An international team of climate and medical researchers has found evidence that cases of the childhood illness known as Kawasaki disease are linked to large-scale wind currents that track from Asia to Japan and also traverse the North Pacific.
Kawasaki disease (KD) is a severe childhood disease that many parents, even some doctors, mistake for an inconsequential viral infection. In fact, if not diagnosed or treated in time, it can lead to irreversible heart damage. After 50 years of research, including genetic studies, scientists have been unable to pinpoint the cause of the disease.
The team was organized by Jane C. Burns, professor and chief, Division of Allergy, Immunology, and Rheumatology at UC San Diego School of Medicine's Department of Pediatrics and Rady Children's Hospital-San Diego and included Dan Cayan, a climate researcher at Scripps Institution of Oceanography, UC San Diego.
Signs of KD include prolonged fever associated with rash, red eyes, mouth, lips and tongue, and swollen hands and feet with peeling skin. The disease causes damage to the coronary arteries in a quarter of untreated children and may lead to serious heart problems in early adulthood. There is no diagnostic test for Kawasaki disease, and current treatment fails to prevent coronary artery damage in at least one in 10 to 20 children and death in one in 1,000 children.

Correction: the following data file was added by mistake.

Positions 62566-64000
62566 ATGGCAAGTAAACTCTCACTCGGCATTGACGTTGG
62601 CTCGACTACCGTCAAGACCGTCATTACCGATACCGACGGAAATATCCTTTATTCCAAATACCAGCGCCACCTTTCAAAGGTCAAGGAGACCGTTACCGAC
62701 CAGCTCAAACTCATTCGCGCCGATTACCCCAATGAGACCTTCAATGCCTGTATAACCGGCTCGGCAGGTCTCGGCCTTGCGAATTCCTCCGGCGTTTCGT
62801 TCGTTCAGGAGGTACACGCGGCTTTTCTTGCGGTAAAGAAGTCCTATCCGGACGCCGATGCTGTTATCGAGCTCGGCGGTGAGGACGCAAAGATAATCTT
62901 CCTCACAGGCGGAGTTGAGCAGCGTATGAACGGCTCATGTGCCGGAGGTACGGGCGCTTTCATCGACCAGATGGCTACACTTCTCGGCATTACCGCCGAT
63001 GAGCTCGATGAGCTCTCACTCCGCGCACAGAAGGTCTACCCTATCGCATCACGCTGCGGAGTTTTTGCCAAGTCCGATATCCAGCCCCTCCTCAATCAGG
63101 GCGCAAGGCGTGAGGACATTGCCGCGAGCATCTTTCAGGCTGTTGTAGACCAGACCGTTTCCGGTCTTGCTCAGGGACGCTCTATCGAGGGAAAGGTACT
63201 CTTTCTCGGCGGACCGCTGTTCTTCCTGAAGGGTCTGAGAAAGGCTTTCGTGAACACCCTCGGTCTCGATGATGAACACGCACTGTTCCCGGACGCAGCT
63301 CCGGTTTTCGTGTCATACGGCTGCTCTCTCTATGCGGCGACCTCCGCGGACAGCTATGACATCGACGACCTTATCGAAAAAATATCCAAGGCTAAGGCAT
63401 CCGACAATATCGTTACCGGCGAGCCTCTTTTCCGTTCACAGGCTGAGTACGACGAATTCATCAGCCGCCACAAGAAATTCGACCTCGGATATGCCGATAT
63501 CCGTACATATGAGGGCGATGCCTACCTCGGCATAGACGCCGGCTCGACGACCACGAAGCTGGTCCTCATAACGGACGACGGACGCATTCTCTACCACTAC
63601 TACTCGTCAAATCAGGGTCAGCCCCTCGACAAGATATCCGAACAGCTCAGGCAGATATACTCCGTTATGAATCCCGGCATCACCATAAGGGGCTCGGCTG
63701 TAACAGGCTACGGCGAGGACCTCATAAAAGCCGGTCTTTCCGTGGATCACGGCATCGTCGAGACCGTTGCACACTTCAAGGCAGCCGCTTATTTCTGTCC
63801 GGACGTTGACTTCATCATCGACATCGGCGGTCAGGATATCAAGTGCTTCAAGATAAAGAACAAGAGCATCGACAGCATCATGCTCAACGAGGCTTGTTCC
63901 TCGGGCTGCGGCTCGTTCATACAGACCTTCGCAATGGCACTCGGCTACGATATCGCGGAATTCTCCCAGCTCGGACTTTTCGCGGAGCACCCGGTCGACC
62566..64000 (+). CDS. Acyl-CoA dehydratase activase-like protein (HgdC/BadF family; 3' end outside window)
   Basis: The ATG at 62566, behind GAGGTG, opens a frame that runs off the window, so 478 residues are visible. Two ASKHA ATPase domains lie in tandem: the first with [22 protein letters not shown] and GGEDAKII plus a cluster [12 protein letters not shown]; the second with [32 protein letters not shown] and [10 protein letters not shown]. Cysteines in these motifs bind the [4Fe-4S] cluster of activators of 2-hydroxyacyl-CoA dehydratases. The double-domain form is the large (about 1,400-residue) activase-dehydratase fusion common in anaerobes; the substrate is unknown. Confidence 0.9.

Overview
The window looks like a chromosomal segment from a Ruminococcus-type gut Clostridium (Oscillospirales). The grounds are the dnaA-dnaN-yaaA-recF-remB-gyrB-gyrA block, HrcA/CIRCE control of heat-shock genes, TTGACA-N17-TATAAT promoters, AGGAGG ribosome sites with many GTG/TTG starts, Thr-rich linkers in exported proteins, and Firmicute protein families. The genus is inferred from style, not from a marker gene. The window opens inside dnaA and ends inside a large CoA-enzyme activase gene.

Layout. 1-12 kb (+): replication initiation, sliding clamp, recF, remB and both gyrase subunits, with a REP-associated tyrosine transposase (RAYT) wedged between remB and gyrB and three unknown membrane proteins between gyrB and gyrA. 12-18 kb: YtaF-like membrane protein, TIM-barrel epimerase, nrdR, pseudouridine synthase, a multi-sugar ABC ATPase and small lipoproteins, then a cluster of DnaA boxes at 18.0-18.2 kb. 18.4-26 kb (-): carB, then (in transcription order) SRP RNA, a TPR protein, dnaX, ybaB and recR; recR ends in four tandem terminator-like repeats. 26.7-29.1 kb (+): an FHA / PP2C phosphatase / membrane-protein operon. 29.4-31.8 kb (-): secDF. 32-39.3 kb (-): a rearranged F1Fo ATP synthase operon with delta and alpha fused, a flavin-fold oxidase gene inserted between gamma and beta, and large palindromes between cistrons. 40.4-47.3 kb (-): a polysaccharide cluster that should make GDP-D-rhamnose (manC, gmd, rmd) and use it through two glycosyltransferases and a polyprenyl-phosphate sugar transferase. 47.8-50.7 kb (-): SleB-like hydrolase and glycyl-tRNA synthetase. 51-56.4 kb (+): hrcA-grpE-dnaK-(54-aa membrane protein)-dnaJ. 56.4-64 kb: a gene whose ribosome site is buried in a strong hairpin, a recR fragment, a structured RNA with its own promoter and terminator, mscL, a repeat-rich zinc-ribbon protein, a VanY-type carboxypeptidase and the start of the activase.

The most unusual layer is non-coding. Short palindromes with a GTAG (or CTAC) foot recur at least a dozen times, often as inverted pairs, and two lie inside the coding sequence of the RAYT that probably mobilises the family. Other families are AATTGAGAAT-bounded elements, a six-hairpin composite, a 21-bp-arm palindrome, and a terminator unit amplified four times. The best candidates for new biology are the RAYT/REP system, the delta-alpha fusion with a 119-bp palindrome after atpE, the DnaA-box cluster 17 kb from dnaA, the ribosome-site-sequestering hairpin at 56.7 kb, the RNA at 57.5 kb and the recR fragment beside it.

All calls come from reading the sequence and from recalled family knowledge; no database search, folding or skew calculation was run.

While seasonality of the disease has been noted in many regions - particularly in Japan, the country of highest incidence for KD - the answer to why epidemics and fluctuations in KD occur has been elusive. A study of KD cases in Japan since 1970 showed three dramatic nationwide epidemics, each lasting several months and peaking in April 1979 (6,700 cases), May 1982 (16,100 cases) and March 1986 (14,700 cases). These three peaks represent the largest KD epidemics ever recorded.
To investigate a possible influence from large-scale environmental factors, Cayan and Xavier Rodo and Joan Ballester of the Institut Català de Ciències del Clima and the Institució Catalana de Recerca (IC3) in Barcelona, Spain, investigated a set of atmospheric and oceanographic measures, which revealed a link to pressure patterns and associated wind flow from the surface to mid-tropospheric atmospheric levels during the summer months prior to onset of the epidemics.
"The Japanese dataset revealed that a low number of KD cases were reported prior to the epidemics, a period coinciding with winds from the south which blew across Japan from the Pacific Ocean during the summer months," said Rodo, the study's first author. "However, the numbers rapidly mounted all over Japan when winds turned and blew from the northwest, a trajectory from the Asian continent After the peaks, the winds again shifted, blowing from the south when the number of cases again decreased."
"Importantly, subsequent to the three epidemics, years with increased numbers of Kawasaki disease cases in Japan were significantly associated with enhanced local northwesterly winds, as a result of low pressure centered to the north," said Cayan.